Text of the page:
Robert Belanger was an intelligent, well-spoken and thoughtful man who often wore professional attire and sported a fedora hat and neatly trimmed beard and mustache.

At first glance, one might think he was a Portland banker or lawyer. But Belanger was homeless, living in the woods and sometimes sleeping on the counter at the Rusty Lantern Market in Portland.

He died early on March 10 after being struck by a city-owned dump truck. He was 58.

Belanger walked miles around Portland every day.

He also rode the Metro bus. He had a storage unit in Westbrook and was known to sleep there on occasion. He also slept in the woods near a dog park in Portland’s West End neighborhood.

Belanger spent many nights sleeping on the counter at the Rusty Lantern Market. Josh Silver, who works the third shift, said Belanger usually showed up before midnight. He would buy a large coffee for $1.07 and sit in the dining area and listen to music. Silver said Belanger would put his backpack on the counter to use as a pillow and fall asleep.


“It’s the middle of the winter. We didn’t want him out there freezing,” Silver said. “He was always nice. He was quiet. We talked a lot. He talked about his aspirations for getting a new job. He was trying to find a new place to live. A couple of times, he helped out with rowdy customers.”

In the morning, Belanger used the market’s facilities to clean up. He had a comb and cutters to trim his beard and mustache. Silver said he usually left around 7 a.m. and said he was “going to work.”

Silver said he hadn’t seen Belanger for about a week before he was killed.


Portland police responded to a serious motor vehicle accident at 3:46 a.m. on March 10 at 2282 Congress St., the same address as the Rusty Lantern Market.

The accident involved a city-owned commercial vehicle driven by Donald Penney, 49, of South Portland. Belanger was struck and killed while walking on Congress Street at Blueberry Road.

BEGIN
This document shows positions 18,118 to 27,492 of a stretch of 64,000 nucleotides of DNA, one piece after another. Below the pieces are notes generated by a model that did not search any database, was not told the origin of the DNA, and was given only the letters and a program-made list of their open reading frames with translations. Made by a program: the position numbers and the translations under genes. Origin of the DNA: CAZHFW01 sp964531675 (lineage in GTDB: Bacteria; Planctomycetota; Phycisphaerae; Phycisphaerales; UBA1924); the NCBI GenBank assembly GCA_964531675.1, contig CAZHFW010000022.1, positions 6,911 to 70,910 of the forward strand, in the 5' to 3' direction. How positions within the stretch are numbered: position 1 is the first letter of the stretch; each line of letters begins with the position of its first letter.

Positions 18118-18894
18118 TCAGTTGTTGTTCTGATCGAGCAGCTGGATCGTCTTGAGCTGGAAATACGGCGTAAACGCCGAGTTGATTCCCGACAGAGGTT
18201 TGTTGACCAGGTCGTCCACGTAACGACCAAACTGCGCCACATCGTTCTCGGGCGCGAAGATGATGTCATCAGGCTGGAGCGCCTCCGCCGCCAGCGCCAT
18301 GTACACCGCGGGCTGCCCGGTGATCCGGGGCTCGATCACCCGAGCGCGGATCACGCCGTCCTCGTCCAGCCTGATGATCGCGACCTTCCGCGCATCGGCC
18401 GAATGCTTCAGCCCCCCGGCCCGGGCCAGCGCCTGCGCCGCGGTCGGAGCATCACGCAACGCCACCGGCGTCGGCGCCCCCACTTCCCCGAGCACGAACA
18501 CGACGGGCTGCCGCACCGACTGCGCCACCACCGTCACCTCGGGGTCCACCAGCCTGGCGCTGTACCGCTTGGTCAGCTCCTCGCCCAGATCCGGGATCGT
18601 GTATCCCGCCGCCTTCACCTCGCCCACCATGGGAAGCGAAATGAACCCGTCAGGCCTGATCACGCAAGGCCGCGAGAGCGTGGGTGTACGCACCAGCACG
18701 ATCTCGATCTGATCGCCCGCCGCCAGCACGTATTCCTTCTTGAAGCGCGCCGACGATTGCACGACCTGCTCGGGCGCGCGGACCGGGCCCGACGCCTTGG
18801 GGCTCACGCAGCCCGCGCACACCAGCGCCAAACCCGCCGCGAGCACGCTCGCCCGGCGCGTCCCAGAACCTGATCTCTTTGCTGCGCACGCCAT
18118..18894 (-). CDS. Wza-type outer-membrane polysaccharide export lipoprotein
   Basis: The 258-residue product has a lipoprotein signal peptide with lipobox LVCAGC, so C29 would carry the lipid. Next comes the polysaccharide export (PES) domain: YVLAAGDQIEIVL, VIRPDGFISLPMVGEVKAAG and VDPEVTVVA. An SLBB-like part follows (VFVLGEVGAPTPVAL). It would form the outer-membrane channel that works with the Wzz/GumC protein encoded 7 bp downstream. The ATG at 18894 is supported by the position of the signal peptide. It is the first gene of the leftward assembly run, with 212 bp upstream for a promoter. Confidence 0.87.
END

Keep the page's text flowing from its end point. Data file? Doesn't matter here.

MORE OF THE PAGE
It’s likely Belanger was walking to the store.

In the days after news reports of the accident, little was known about his life. News outlets reported that Belanger was a transient, although he had lived in Portland for decades. Portland police had some difficulty locating his family.

Belanger’s body was transported to the Office of Chief Medical Examiner in Augusta, where it remained for five days. On Friday, Belanger’s body was transported to Anctil-Rochette & Son Funeral Home in Nashua, New Hampshire.

There will be a graveside service for Belanger at 10 a.m. on March 23 at St. Patrick’s Cemetery in Hudson, New Hampshire.

Belanger grew up in Nashua, the third of four children. He was a son of Gerald and Lucille Belanger and a 1977 graduate of Nashua High School. He did not attend any college, university or trade school.

Belanger struggled with mental health issues for much of his life. His mother said Friday that he was schizophrenic. She said she tried many times to get him help. Belanger lived in halfway houses and with friends in his early years.


He lived in Portland for at least 25 years. In 1996, he got an apartment at 54 State St.

His mother said she used to visit him two to three times a year. Belanger would take her out to lunch and cook for her. She said her son was a great cook.

Their last visit was a good one, she said. The next day, everything changed.

“He called me. He called me all kinds of names. We were together the night before and all the sudden I’m no good? He wouldn’t talk to me. He hung up on me. It hurt a lot. It hurts when I still think about it. I think he was off his meds.”

His mother said she hadn’t talked to her son for two years.

Belanger’s older sister, Paula Bertrand of Nashua, was notified Tuesday by Nashua police that her brother had died. She also was shocked to learn he had been homeless.


Bertrand shared stories Friday of their time growing up in New Hampshire. One of her earliest memories was spending time at her parents’ camp at Shellcamp Lake in Gilmanton.

“Bobby and I were very much alike,” she said. “We would go exploring in the woods. We would take the boat out on the lake. He liked a lot of different things. We both loved music.”